Suffering Hour – The Cyclic Reckoning

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Forest Lake Minnesota’s blackened death metal trio Suffering Hour is back with their sophomore outing “The Cyclic Reckoning”, out via Profound Lore Records on February 19th, 2021. Formed in 2013 by DgS (vocals, bass), IsN (drums, vocals), and YhA (lead guitars), Suffering Hour began experimenting with their claustrophobic dissonant cacophony on their first full-length. The sophomore now manifests several methods of incorporating the dense elements of black metal. “The Cyclic Reckoning” evokes atonal dissonance by maintaining the density of the songs, the five new tracks are a testimony of their musical progression.

There are some notable changes concerning the newest album. First thing first, is that the band has reduced the use of the guttural growls and the brutality somehow feels lessened. While the music can be referred to as a modern style of death metal, Suffering Hour seems to raise the scale of their musical prowess. The eerie suspense of the opening track “Strongholds of Awakening” spews dark resonance. The colossal inception of emphasizing boisterous riffs and the tremolos comes with the gradual outburst of the torrential blast beats. The low-pitched vocals clash between the atonal tremolos which clearly bring ostensible similarities to bands such as Svartidaudi.  

On the sophomore effort, Suffering Hour managed to illustrate harmonious aspects as each of the five tracks exhibit fine musical contents. “Transcending Antecedent Visions” is achieved by bringing clear variation, from the sonorous melodies and the harmonious qualities of the lead guitars delivering a unique cacophonous of dissonance. The intelligent approach to blackened death metal makes them peculiar. Suffering Hour’s formula makes them ahead of the stereotype bands, there is also some technical standard that seemingly infused within the band’s psyche. The music is harsh but is also refined yet there are many slower sections that allow the dark tonality of the riffs to intersect the beautiful atmosphere. The tenebrous passages ebb and flow whereas the music explores the darker spheres of cacophony.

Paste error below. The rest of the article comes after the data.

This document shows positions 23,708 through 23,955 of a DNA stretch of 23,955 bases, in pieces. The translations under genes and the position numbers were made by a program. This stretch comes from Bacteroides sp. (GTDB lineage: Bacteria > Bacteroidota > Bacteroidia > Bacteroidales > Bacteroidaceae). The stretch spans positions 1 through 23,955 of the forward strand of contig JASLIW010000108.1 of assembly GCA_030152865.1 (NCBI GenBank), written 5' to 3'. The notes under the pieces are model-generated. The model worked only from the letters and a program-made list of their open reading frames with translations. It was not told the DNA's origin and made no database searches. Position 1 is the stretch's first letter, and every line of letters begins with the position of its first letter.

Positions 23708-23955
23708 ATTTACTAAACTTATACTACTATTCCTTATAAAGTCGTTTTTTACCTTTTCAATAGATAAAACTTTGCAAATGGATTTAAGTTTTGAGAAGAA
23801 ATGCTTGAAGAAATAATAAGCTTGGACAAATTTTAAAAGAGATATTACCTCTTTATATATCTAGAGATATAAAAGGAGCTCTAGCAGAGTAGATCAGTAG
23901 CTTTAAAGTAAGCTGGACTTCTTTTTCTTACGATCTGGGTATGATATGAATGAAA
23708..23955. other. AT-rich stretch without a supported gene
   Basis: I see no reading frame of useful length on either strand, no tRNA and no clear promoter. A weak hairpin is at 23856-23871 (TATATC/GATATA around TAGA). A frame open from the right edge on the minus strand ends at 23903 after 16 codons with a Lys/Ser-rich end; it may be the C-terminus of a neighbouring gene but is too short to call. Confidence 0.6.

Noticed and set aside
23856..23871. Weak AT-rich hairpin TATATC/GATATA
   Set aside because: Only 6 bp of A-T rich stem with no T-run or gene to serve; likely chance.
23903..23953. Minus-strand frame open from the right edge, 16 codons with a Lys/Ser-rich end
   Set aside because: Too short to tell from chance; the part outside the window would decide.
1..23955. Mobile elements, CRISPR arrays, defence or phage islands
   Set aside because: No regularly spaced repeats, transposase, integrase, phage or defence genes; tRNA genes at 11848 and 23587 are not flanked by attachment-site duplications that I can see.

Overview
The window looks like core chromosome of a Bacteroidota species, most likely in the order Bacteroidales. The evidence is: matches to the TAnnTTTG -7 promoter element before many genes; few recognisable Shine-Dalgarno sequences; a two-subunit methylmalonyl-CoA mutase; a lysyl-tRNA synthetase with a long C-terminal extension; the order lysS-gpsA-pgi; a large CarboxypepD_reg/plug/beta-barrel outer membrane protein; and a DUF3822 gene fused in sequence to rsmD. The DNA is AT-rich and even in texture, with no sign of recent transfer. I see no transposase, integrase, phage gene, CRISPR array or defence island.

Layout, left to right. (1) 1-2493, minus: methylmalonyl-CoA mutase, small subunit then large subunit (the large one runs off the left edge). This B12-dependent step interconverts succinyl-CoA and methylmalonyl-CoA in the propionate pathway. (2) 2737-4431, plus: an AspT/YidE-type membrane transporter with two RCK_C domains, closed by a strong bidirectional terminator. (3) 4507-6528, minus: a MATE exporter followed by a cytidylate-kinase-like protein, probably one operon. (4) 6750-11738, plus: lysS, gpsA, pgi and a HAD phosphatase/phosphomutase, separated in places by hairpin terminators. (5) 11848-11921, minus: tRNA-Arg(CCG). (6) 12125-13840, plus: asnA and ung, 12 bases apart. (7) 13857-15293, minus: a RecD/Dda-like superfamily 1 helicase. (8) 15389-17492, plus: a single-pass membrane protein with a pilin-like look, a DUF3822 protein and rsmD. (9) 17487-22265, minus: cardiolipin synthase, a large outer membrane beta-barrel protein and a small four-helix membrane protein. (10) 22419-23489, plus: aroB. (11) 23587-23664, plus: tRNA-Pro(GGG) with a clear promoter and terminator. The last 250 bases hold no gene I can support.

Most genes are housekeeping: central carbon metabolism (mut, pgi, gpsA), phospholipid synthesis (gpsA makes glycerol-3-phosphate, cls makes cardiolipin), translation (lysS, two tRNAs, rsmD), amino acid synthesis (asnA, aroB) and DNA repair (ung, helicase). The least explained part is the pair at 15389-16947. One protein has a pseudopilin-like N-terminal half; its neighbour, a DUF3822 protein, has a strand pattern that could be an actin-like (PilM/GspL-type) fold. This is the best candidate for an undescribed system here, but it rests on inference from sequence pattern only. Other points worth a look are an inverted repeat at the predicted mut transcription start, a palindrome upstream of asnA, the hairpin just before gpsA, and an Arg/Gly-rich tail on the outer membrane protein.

At first “The Abrasive Black Dust Part II” felt like an instrumental track where the dense instrumentation was beautifully orchestrated by the array of the streaming melodies. Within the changing riffs, Suffering Hour creates a kaleidoscopic picturesque of cosmos hence providing an immersive listening experience. The multi-textural atmosphere on the following track “Obscuration” focuses on the tremolo-picked-riffs. The track meanders between mid-paced riffing, providing coherent musicianship. “The Cyclic Reckoning” has fewer chaotic moments when compared to its predecessor, though the crucial moments usually befall when the drumming becomes intense. The low throaty growls and the riffing complexity are on the constant shift from death metal to black metal.

The final track “The Foundations of Servitude” is the centerpiece of this album and it’s the longest track fixed at sixteen-minutes. It begins with a brooding atmosphere in the background when the guitars unleash a scourge of tremolos amidst the swirling dissonance. Suffering Hour musical alchemy allows a smooth transition to atonal black metal riffing, the growling and the tremolos are professionally combined. Whereas the guitars create a dark and atmospheric sensation to expand on the mid-tempo. Suffering Hour’s sophomore album is recommended for fans of Bølzer, Deathspell Omega, and Zhrine, and if you liked the previous effort then you most likely won’t be disappointed here. 

Release Date: February 19th, 2021
Label: Profound Lore Records
Track list:

  1. Strongholds of Awakening
  2. Transcending Antecedent Visions
  3. The Abrasive Black Dust Part II
  4. Obscuration
  5. The Foundations of Servitude


  • Music9/10
  • Vocals / Lyrics 8/10
  • Production / Mixing9/10
  • Artwork8/10
  • Originality9/10
8.6“The Cyclic Reckoning” evokes the atonal dissonance by maintaining the density of the songs, the five new tracks are testimony of the musical progression. Hence making their music somehow similar to the sound of the Icelandic black metal bands.
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